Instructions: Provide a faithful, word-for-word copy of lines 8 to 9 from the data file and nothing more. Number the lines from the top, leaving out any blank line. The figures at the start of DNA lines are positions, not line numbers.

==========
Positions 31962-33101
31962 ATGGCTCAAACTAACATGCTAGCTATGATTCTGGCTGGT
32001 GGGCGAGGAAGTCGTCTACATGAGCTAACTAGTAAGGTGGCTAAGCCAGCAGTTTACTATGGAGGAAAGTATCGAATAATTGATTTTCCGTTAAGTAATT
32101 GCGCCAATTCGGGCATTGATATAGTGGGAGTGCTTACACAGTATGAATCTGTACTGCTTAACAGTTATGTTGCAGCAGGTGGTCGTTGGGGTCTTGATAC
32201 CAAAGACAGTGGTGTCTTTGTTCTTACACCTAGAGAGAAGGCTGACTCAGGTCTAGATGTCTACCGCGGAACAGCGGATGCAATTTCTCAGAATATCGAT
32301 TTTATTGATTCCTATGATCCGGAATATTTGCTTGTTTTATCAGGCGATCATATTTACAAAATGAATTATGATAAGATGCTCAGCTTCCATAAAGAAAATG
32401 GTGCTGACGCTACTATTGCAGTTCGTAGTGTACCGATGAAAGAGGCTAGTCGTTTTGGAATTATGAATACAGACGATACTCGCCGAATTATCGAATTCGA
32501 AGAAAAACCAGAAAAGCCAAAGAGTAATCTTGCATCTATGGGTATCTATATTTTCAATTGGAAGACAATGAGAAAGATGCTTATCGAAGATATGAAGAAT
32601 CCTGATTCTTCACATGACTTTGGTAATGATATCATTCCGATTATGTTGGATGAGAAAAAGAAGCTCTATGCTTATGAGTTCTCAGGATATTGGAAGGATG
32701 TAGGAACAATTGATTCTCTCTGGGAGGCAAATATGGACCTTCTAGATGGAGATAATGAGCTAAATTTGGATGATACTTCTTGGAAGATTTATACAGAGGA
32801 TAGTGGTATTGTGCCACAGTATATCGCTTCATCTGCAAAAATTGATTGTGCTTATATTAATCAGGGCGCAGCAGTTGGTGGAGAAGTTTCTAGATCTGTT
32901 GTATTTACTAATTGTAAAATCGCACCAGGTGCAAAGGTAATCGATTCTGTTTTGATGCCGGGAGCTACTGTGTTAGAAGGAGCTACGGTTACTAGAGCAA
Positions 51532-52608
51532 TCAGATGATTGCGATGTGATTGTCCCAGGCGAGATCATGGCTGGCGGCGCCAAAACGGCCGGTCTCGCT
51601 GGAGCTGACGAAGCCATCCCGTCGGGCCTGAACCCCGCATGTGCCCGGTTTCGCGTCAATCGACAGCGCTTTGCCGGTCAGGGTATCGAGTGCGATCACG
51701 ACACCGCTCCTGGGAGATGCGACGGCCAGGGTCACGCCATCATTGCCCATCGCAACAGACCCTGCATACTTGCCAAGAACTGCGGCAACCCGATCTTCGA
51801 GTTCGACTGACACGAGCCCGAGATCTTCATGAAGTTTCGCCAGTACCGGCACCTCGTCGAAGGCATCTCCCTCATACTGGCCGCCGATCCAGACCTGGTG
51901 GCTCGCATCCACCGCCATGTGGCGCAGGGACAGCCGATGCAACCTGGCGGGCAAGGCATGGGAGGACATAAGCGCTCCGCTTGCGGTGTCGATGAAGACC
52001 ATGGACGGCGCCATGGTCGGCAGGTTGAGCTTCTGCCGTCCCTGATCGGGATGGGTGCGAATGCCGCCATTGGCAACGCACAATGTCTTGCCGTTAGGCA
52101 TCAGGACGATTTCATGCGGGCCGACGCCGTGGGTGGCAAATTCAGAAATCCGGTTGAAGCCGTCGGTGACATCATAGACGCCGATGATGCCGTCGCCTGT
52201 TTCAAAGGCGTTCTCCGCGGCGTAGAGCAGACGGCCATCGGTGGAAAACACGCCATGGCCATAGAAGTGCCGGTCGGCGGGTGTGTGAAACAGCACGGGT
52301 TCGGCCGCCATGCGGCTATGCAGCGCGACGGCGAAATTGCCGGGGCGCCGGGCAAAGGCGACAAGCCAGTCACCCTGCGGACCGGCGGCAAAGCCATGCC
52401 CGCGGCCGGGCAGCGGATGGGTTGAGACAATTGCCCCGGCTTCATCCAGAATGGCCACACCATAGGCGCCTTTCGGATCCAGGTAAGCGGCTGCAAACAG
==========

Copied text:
32501 AGAAAAACCAGAAAAGCCAAAGAGTAATCTTGCATCTATGGGTATCTATATTTTCAATTGGAAGACAATGAGAAAGATGCTTATCGAAGATATGAAGAAT
32601 CCTGATTCTTCACATGACTTTGGTAATGATATCATTCCGATTATGTTGGATGAGAAAAAGAAGCTCTATGCTTATGAGTTCTCAGGATATTGGAAGGATG